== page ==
Nevertheless. libraries need to offer the public some designated quiet/study space. including Internet access and videoconferencing. If the room will offer audiovisual capabilities. cleaning. but it is a term I use when describing bookstores. and equipment. A study room or rooms will be in high demand by your patrons. More and more libraries are looking for ways to enhance revenues. whiteboards. that enables the room to be used when the library is closed? Other design features to consider are restrooms and adequate storage space for tables. can be very popular and bring nonlibrary users into the library. chairs. Also consider adequate windows and whiteboards. Passport acceptance service does involve some degree of privacy. patron and patron. Bookstores. rental collections. Lighting for different types of events taking place during the day and evening is also important. about the application process. there should be some type of formal agreement between the library and the organization that will operate it. Will the room have its own separate entrance. and durable ﬂoor coverings. COMMUNITY/MULTIPURPOSE ROOMS In many communities. consider the necessary cabling for technology. maintenance. usually operated by library Friends groups. dishwashers. and people will need a place to sit and wait with an opportunity to read. Kitchens should include such design features as garbage disposals. Can your library’s space be larger? Also to be considered is how the public will access the community room. once again. are also a good idea.AN OUNCE OF PREVENTION also mention that there is a certain amount of collaboration between patron and librarian. it will be a frequently used and popular feature. coffee bars. Clearly understood should be the designation of storage space. When considering the size of the community/multipurpose room. Locking cabinets. with a security system. space for it should be included in the library design. ENTREPRENEURIAL SPACE This may be the ﬁrst time the term entrepreneurial space has been used in writing. and if this trend is sanctioned and appropriate for your community. and librarian and librarian. deep enough for large serving trays and coffee urns. The size of a bookstore should be relative to the size of the library and. If a community room can be included in the library’s design. and locations for that most recent and innovative activity: passport acceptance service. and you may wish to consider wiring these rooms for technology. fabric wall coverings for displays. Other design features to consider are projection screens. meeting-room space is at a premium and is in demand by nonproﬁt and commercial entities alike. and stafﬁng. on a bulletin board. it is helpful to know what other public meeting spaces are available in the community and what are their restrictions or limitations in terms of size. and serving windows. Location of a bookstore within a library will determine its level of 51 . which can range from a small seating area identiﬁed with discreet table signs to actual study or conference rooms.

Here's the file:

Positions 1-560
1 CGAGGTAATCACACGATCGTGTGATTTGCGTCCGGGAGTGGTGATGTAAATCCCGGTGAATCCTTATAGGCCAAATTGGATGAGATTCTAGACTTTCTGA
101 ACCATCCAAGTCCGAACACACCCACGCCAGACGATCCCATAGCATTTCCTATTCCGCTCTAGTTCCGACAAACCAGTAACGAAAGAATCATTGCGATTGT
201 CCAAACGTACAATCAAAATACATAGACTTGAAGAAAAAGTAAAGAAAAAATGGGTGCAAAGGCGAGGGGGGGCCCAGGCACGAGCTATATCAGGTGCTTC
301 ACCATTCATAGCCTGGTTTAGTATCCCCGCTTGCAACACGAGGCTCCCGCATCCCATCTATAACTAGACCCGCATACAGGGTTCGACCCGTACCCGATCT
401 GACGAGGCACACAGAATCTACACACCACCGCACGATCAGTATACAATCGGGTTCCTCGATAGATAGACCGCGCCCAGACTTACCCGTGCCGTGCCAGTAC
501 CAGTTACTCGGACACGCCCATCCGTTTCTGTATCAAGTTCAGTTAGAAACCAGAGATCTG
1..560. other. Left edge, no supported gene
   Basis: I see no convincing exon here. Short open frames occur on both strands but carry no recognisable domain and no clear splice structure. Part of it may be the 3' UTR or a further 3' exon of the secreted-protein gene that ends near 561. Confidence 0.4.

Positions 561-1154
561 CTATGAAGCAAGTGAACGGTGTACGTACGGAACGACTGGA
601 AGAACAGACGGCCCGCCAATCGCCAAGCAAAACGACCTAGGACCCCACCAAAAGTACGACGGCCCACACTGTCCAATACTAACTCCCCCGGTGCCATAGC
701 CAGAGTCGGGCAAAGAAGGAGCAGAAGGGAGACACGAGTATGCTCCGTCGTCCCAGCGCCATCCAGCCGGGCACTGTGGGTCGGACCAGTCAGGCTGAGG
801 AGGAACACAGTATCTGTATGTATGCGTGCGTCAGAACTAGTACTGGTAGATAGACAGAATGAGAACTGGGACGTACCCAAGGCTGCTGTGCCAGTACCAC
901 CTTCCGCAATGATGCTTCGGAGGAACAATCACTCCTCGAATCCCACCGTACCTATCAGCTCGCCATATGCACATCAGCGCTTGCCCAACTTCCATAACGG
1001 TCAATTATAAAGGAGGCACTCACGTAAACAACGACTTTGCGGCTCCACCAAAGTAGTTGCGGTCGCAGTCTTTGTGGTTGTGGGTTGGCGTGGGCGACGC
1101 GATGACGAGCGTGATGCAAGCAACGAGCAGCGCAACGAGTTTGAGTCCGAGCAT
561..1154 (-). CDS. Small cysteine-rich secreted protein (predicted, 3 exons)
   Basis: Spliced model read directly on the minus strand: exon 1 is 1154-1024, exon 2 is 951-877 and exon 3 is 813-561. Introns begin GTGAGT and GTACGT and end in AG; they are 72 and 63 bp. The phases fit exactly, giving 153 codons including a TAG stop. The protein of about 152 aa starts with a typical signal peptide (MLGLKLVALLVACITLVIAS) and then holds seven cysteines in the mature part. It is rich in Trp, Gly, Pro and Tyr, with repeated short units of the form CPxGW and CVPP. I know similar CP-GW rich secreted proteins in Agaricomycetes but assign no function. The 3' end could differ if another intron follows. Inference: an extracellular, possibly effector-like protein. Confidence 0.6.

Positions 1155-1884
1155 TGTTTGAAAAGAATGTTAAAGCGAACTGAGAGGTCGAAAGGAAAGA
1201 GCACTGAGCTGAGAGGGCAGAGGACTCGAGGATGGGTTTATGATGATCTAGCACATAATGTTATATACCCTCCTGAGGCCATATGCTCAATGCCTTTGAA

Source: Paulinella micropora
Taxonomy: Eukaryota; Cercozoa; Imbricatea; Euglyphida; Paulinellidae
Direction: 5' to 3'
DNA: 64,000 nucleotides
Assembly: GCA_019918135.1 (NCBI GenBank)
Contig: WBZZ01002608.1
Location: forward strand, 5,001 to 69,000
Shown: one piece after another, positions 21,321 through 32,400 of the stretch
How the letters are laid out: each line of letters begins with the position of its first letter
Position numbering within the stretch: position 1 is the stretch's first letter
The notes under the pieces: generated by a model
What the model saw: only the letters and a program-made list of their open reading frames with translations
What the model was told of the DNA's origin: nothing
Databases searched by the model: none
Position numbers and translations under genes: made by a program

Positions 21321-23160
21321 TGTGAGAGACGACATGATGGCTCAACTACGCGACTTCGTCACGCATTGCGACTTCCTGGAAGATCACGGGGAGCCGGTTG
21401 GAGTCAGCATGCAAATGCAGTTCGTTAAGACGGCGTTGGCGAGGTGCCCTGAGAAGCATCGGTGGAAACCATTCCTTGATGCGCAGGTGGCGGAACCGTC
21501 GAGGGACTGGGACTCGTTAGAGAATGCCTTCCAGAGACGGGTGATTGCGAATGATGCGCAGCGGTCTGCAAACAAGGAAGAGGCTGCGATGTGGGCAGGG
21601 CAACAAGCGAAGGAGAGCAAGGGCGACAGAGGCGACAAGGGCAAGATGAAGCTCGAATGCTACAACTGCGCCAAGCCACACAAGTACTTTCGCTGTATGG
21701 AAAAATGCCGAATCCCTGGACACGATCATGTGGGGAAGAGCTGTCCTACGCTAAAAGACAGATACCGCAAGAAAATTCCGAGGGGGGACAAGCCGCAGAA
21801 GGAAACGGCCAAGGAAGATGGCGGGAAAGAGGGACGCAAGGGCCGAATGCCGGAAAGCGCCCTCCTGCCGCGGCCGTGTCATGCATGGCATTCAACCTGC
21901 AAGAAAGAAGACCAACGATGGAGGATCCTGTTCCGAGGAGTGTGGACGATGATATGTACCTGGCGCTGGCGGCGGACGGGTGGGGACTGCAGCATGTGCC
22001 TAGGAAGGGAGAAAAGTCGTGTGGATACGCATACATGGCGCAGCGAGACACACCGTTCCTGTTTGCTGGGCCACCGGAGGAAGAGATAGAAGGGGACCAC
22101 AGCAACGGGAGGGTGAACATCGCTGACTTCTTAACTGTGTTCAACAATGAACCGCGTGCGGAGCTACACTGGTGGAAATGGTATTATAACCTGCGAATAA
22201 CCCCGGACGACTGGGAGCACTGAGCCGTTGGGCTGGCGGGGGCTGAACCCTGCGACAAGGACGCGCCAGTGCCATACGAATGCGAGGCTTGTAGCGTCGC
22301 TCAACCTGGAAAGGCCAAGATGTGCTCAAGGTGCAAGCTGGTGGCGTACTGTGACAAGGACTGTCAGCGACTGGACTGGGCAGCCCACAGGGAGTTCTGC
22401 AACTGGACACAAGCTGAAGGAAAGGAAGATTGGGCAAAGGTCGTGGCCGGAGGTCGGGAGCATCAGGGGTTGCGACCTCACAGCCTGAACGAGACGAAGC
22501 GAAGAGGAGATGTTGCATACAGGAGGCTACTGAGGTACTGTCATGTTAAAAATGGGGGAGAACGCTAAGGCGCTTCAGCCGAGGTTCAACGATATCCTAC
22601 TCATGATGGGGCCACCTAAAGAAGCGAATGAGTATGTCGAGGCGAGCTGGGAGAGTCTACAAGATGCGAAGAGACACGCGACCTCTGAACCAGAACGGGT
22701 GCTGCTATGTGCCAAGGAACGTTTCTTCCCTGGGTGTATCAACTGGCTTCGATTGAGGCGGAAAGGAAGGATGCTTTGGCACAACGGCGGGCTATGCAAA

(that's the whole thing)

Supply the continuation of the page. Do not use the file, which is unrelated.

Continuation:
com (accessed February 2003). Workrooms are also storerooms and storage rooms. as well as room for privacy. 52 . is hard to sell. Workroom space. The lounge should be large enough to accommodate a couch. recycle paper bins. such as stainless steel or molded countertop. the more activity it will see. cataloging. heavy trafﬁc areas. or will one large space be divided for these different functions? Consider the existing library’s space deﬁciencies and plan accordingly. www.jeffkrewson. ideally located just outside the building’s workroom and receiving area. they are places where staff and volunteers meet and collaborate. can space be created for coffee sales? Rental collections (usually books. near circulation desks and entryways. Another component of nonpublic workspace is the staff/volunteer lounge. and processing? Does your library use volunteers? Will the workroom also serve as ofﬁce space for librarians? If so. coat racks. WORKROOMS Workrooms are more than just rooms to work in. with convenient and safe loading-zone parking outside. and it is very convenient—for staff and the delivery service—to have a receiving door in the workroom. Another popular feature of bookstores is coffee service. they house photocopiers. lockers. REFERENCE Krewson. Depending on the size of the library and the number of employees and volunteers. They also serve as book-return areas and space as needed for cart storage. resensitizing. DVDs. is there a safe efﬁcient path for materials to move from terminals to resensitizing. printers. it is important to create adequately sized workstations to house computers. and book repair. as nonpublic space. chairs. Jeff. Some considerations might be these: Does your library outsource its acquisitions. shelving. folding and laminating machines. ofﬁce space). meaning that it must be in proportion to the size of the library. and videotape cleaners. table. and perhaps soft drink and/or snack machines (with appropriate anchoring and electrical connections). circulation. mending. refrigerator. and CDs) also perform well when they are located in high-visibility. safes. Also to be considered is convenient access to the site’s refuse disposal bins (including recycling receptacles). separate staff restrooms compliant with the Americans with Disabilities Act are necessary and preferred. It is important to plan how the workroom will be designed for the library. Will workroom spaces each have only a single function (technical services. 2003.AN OUNCE OF PREVENTION visibility and foot trafﬁc: The closer it is located to the library’s entrance. and more often than not. Libraries receive many deliveries. videos. and ﬁling space. to carts or sorting shelves? Are aisles and passageways wide enough for book carts? Is there designated space for cart storage? Are countertops the correct height for their speciﬁc functions? Also consider the type of materials used—the more durable the better. printers. If the workroom will be used as an area for materials check-in.